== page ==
9. slashy

    Indentured serfs grow the soy, too, that makes your soymilk & tofu, and they clear rainforests for soy as well as beef, and monoculture farming of veggies in far-off lands to be shipped to wealthy types to enjoy out of season is not especially fabulous either. This is not to say that veganism & vegetarianism are not fine & ethical paths, or that only people with the privilege/wealth/time to buy food from their friendly neighbourhood good-guy organic farmer are eating ‘right’. It’s to say that the entire gigantic global food system stinks, and being able to cut out animal products, while a start, does not a pure & innocent food consumption make. And hunting rabidly through the internet for the right corporation, the one who tells the least lies, to buy your proper+correct organic products from, seems to me the stuff of nightmares.

    Plant a veggie garden, if you’ve got the room, the sun, the time. It’s the only way to eat outside the system (well, OK, apart from dumpstering/scavenging, which I also practise & advocate). It’s unlikely to completely feed you, but that’s not really the point: the point is that tending & eating something outside the fucked-up global food industry helps you see the system in a way that is normally entirely hidden. Doubt there’s anything better a human could do for (a) eating better and (b) coming to some understanding of what food actually IS, and where it comes from, and what goes into it, and what it means.

  10. Erica

    To add to slashy’s point, this is another plus for CSAs, especially for those of us who are without ground for growing. I can (and have) go to the farm where some of my veggies are grown and see the conditions. Not everyone has a CSA or two near them, but for those of us that do, it is a great option.

    I’m not fully vegan, but I avoid milk and soymilk because of the problems listed by Twisty and previous posters. I get almond milk a few times a year when I’m inclined to baking, and I’m sure that has many problems as well.

  11. Karen

    You can make your own almond milk, you know. Just pulverize a few almonds in a food processor (or coffee grinder), and water until it is the right consistency, then add desired sweetener.

    Now the only problem is where the almonds come from.

  12. Tammy (a huge Twisty-wisdom fan)

    What I want to know is, what happens if a person of the female persuasion drinks it? Imagine the possibilities! Did Pepsi build an anti-estrogen shield to ensure no mere “woman” could suck up the macho-juice of a man’s cola and become, gasp, stronger, slimmer and more manish, thus able to beat men in with their own historically “superior” qualities? Good gravy, what would the world come to?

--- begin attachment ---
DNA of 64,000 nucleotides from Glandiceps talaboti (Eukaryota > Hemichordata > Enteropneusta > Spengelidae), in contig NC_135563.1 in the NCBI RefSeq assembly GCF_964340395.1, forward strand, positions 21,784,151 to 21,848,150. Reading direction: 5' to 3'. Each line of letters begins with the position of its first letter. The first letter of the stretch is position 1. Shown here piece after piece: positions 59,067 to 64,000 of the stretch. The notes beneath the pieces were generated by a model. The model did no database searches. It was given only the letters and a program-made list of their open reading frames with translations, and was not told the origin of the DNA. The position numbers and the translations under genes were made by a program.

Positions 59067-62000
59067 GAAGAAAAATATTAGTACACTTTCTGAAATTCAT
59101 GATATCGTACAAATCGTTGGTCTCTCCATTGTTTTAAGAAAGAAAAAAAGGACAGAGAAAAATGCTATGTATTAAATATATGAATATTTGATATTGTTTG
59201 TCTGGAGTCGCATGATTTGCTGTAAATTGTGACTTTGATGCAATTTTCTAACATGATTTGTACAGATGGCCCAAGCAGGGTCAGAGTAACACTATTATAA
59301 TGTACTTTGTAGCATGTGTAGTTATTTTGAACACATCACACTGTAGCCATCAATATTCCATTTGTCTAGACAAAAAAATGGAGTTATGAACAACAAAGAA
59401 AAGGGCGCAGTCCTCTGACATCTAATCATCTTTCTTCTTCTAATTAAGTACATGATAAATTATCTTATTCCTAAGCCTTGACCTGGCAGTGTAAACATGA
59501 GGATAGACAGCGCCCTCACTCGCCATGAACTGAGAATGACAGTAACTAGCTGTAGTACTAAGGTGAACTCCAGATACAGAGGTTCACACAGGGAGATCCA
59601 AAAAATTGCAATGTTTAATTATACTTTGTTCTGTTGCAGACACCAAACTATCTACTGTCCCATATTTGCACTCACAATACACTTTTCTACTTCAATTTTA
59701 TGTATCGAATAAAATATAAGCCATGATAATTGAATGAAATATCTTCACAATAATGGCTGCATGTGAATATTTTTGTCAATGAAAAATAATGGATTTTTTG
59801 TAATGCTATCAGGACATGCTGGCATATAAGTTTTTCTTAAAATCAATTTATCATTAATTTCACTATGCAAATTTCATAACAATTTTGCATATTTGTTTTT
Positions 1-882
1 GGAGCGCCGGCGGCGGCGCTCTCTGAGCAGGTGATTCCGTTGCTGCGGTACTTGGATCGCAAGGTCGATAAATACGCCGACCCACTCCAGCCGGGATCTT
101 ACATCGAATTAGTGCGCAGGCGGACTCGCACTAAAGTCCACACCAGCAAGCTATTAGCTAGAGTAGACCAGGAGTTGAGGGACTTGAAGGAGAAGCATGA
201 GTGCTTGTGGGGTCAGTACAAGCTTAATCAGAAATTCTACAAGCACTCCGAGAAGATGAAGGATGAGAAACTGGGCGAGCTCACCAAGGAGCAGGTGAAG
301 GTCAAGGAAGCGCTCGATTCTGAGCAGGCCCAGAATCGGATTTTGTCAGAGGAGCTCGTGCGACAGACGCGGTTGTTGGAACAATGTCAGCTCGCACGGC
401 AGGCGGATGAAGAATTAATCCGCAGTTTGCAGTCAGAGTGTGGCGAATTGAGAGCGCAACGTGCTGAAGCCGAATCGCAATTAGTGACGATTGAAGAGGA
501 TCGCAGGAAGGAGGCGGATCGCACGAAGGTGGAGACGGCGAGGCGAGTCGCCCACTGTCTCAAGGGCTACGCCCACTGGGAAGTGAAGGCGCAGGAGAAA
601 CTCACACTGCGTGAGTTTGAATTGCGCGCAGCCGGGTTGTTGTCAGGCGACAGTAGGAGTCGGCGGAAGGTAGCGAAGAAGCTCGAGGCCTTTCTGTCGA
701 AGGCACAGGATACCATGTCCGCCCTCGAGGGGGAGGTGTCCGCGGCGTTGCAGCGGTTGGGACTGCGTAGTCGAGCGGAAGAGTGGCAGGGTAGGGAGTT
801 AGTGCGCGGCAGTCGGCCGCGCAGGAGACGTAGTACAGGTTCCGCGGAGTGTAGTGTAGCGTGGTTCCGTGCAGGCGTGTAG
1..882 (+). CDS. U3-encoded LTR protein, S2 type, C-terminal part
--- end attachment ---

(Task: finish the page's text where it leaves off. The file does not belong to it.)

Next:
13. Tammy

    Oops, that was meant for the Ditwuss Award post.

  14. wiggles

    Slashy – pound-for-pound, the amount of soybeans used to feed livestock dwarfs the amount of soybeans used to feed humans, so you use like 1/1000th the rainforest acres and serf labor hours to just consume the soy yourself rather than have it processed through a cow first.
    Almond and rice milk are also good. I’m sure as soon as either of those catch on a little more RJR-Nabisco-Con-Agra-Kraft-Nestle-General-Mills-Yum!-Brands Co. will start slashing and burning endangered animal habitats to grow rice paddies and almond trees.

    Twisty – you’ve inspired me to kick my cheese habit.

  15. Cimorene

    According to my local newspaper, the people in Western New York who were members of one of the two CSAs that service the area spent half as much money on vegetables last season than they would have spent at the grocery store–and that’s comparing grocery store conventional veggies against CSA organic veggies.
    Also our farmer’s market is much cheaper than the grocery store; tastier too.

    I would like to go vegetarian, but I am currently more focused on eating local stuff. It’s nearly impossible to eat locally produced food and stay a vegetarian when you live in the great white north. Easy in the summer and early fall, but not so much mid-February.

    Gardening, though, is one of the best things I ever did for my belly, my mouth, and my depression. I’ma go buy some tomatoes now, methinks.

  16. Ron Sullivan